Contact Us

Use the form on the right to reach the DJ Booth

           

123 Street Avenue, City Town, 99999

(123) 555-6789

email@address.com

 

You can set your address, phone number, email and site description in the settings tab.
Link to read me page with more information.

Album Reviews

Macklemore & Ryan Lewis - White Priviledge II (Track Review)

Adam Sputh

In 2005, Macklemore released a song entitled “White Privilege”. This was prior to the killings of Eric Garner, Michael Brown, and Trayvon Martin, and prior to the spread of the Black Lives Matter movement. White privilege isn’t a construct of the 21st century, but only in the 21st century has it received a platform from the mainstream media and both black and white celebrities. Eleven Years later, Macklemore releases a second installment of his privilege- focused commentary, revealing that despite the decade that has passed, white privilege is still very real and race relations still need improvement. 
  In the first installment of the white privilege series Macklemore focuses on cultural appropriation, rap, and his relationship with the two. This song was on his first LP The Language of My World (over five years before The Heist exploded his celebrity). He points out the ways that rock music was in a sense hijacked by white people. Elvis and Jerry Lee Lewis stole rock and roll from Chuck Berry and Little Richard. This song seems to be a lament on how while Macklemore has the rap flow, he doesn’t feel that rap belongs to him and he doesn’t feel comfortable overshadowing black artists. Rap was birthed from the struggle of being an African American that has yet to receive their mule and forty acres. Macklemore doesn’t know that struggle and recognizes that he has a leg up compared to black rappers. 
  Over the years, white privilege doesn’t disappear and race-relations aren’t mended (although we do elect a black president). The last two years have seen large demonstrations in response to the many killings of African Americans by law enforcement officers. These events taking place over half a century after Martin Luther King Jr's I Have a Dream speech disturbed a great many of us, and Macklemore utilized his celebrity to comment. 
  In “White Privilege II”, Macklemore comments on the awkward position of the white male who wishes to assist in the Black Lives Matter movement. He expresses his guilt for the profit he has reaped from the cultural appropriation of rap music by white America. And above all else he recognizes that it is the same culture that fosters white privilege that has created his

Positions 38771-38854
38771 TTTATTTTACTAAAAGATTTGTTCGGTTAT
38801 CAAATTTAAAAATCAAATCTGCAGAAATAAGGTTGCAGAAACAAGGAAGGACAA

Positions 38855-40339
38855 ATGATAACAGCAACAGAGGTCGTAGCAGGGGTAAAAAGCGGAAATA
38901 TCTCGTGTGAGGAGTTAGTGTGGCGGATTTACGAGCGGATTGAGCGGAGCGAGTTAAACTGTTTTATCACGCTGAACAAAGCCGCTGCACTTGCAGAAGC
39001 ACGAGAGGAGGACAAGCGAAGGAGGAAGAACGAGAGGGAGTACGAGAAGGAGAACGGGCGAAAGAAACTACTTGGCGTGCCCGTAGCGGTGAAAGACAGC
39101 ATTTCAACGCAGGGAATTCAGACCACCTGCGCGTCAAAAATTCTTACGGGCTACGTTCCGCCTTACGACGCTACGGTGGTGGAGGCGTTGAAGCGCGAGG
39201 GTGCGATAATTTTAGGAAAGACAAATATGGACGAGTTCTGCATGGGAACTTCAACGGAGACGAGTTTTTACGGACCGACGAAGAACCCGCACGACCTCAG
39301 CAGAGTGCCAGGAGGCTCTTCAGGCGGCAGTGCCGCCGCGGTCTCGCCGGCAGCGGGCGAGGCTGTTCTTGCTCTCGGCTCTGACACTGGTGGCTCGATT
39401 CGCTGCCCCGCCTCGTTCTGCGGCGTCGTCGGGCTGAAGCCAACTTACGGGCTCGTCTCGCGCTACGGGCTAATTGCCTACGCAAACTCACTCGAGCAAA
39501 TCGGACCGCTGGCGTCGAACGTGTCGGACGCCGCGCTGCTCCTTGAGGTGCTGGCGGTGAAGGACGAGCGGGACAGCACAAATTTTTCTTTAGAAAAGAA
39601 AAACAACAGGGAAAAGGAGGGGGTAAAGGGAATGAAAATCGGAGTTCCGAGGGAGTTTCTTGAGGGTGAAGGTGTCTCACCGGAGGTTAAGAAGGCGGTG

celebrity, and because of this he states that he has no choice but to use his platform to assist the Black Lives Matter Movement.
  Whatever your opinion of Macklemore might be musically, the position that he takes in these songs is not one that has received widespread recognition. Most People don’t remember that before Led Zeppelin and the Rolling Stones there were Howlin’ Wolf and Muddy Waters. While white Americans associate Hip Hop with African Americans, they forget why it was created in the first place. Whether you see Macklemore as a talented rapper or a glorified slam-poet, you must admit that the points he makes in the lyrics of the White Privilege series are powerful and timely.

By Charlie Hindman

Anderson .Paak - Malibu

Caden Marchese

by Brian Kearny

“I learned my lessons from the ancient roots, I choose to follow what the greatest do.” 

                  Anderson .Paak claims that “the dot in my name stands for detail” and his second studio album, Malibu, is certainly full of details.  On a lyrical note, .Paak uses his gruff, soulful voice to tell his story of living in California as “a product of the tube and the free lunch” painting an acid-soaked portrait of a bohemian-gangster virtuoso who never wants to stop dreaming.  Musically, he creates a soundscape that is rife with unique production and inflection of several types of genres.  To categorize this as a hip-hop album would be a disservice to the amount of creativity and detail that went into every song.  This album is bigger than a specific classification, it’s very hard to put a finger on; yet always keeps a toe-tapping. 

                  Paak grew up in a multi-ethnic family in California and has certainly been able to soak up more than sunshine in his thirty years.  He was homeless in 2011 after losing his job at a marijuana farm and was able to use his musical background to get his family off the streets and eventually become a centerpiece on Dr. Dre’s 2015 release, Compton.  Once again, Dr. Dre has helped curate another bright star to the hip-hop scene (see N.W.A., Snoop Dogg, Eminem, Kendrick Lamar to name a few…).  If .Paak continues to put this much detail and thought into all his work he too will transcend rap music and become bigger then the genre itself.

                  Malibu features production work by several conscious-rap producers such as Hi-Tek, 9th Wonder, Madlib, as well as production by .Paak himself and certainly seems influenced by fellow California visionary, Kendrick Lamar’s latest opus To Pimp a Butterfly.  There is a serious jazz influence on this recording that Paak fluidly intertwines with elements of funk, rap, and neo-soul to make a very complete and thorough listen.  The album deserves to be played from start to finish and although some tracks stand out more than others, the record as a whole is another win for the next era of G-Funk.